Music Literacy

When I first started playing guitar, I read tab and played chords. I could read music from all the years of playing the saxophone in school — some of my students do not have an arts program at their school! But I wanted to push my playing. I bought some spiral bound books of music and just started playing what I could (some super tough pieces I still haven’t played!). I am so glad I can read music!!!!!

One of the things I kept hearing over and over was that people like Jimi Hendrix or Eric Clapton never read music and why do they? They understood how music worked, had an incredible ear and drive! They were also obsessive about guitar, the sound, how to play, and how to shape the sound as they wanted it. By definition of superior performance, they were very rare! If everyone played like Hendrix or Clapton, they wouldn’t be guitar gods, would they!

They understood chords, understood what sounded good. They were musically literate without reading music.! That is rare and difficult.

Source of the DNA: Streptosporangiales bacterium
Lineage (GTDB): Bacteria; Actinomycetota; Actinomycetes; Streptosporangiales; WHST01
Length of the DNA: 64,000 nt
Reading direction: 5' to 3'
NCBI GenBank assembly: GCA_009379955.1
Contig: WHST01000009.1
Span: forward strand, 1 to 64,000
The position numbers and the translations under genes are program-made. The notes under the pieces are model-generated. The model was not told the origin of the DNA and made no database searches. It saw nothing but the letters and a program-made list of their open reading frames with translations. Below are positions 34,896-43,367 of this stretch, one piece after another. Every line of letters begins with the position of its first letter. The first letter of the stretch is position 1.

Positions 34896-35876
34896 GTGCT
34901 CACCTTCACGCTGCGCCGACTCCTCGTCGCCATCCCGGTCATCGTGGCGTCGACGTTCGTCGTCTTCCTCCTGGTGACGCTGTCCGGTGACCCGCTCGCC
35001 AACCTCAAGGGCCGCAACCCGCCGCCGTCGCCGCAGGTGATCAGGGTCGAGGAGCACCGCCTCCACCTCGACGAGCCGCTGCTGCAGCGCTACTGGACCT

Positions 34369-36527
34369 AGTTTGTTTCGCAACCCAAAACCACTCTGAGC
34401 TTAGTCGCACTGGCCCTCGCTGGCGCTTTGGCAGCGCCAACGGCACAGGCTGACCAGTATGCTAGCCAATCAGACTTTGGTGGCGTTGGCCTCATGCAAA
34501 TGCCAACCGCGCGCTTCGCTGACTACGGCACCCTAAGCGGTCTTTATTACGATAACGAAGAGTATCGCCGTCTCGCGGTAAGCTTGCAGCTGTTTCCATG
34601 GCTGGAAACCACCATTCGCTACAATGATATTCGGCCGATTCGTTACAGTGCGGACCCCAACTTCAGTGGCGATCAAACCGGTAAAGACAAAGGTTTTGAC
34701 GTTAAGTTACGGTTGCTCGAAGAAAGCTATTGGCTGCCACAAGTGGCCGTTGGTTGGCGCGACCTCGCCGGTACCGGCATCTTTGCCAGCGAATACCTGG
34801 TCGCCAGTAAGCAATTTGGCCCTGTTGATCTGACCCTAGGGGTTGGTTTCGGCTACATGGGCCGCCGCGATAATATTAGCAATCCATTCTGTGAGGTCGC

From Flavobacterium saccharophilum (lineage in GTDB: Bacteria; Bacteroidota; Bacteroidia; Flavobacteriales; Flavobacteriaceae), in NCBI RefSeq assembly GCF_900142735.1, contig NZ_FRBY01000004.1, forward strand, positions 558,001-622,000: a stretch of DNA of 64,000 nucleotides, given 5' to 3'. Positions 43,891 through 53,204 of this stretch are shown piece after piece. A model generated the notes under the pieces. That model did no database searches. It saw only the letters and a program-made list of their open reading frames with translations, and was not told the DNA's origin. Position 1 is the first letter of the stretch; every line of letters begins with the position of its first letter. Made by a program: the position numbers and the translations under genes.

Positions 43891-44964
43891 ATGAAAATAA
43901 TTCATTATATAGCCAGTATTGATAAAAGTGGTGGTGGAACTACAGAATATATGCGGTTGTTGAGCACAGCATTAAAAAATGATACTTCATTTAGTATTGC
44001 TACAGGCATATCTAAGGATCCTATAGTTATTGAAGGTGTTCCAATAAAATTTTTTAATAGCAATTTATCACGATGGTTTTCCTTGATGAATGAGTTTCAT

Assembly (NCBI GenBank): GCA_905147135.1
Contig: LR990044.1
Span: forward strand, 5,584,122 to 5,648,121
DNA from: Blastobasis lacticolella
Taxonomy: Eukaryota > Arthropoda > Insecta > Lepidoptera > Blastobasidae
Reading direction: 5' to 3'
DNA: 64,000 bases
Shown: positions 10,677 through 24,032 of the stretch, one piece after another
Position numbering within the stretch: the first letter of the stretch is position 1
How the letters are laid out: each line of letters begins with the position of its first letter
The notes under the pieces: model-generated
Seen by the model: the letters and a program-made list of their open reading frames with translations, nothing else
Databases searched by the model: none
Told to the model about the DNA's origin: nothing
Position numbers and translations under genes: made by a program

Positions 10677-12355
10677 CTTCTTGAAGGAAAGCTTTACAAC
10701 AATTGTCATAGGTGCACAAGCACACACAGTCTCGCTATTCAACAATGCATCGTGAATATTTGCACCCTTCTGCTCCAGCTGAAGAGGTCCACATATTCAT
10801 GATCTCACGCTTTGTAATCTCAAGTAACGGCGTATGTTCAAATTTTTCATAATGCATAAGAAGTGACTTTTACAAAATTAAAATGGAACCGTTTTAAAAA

Reading music helps with learning music (pedagogy). Say you see a major chord spelled out on sheet music, it’s repeatable; you can pick up thousands of different pieces of music written on sheet music and find major chords and understand the meaning of it.

Seeing musical relationships. Music theory. In the end, it’s about what we hear but we need to explain what’s going on in the music but it begins with reading music. Understanding how to read rhythm and notation. Stacking up notes and creating chords. How chords move in the music. Is it in a scale? Where should it go? Where did it go? Different type of chords have different types of sounds and functions. Why does something work in one place but not the other. Why does a Neapolitan sixth chord sound so distinct? What is a N6? How is it used? It’s pretty easy to identify when the key of the piece is given… if you read music (it’s pretty distinct by ear, too).

Reading music will let you learn more things about music and often quicker then without being able to read music. You can teach yourself a lot about music by being able to read music (especially classical or jazz).

I find that many people use those examples as a crutch not to learn to read music. It helps to learn music. On some level, it is pattern recognition and on other levels, it’s a journey in time! You can play music written centuries ago and play it similar to how musicians in the age played it! I encourage all students to read music and theory is just part of learning music but it’s important.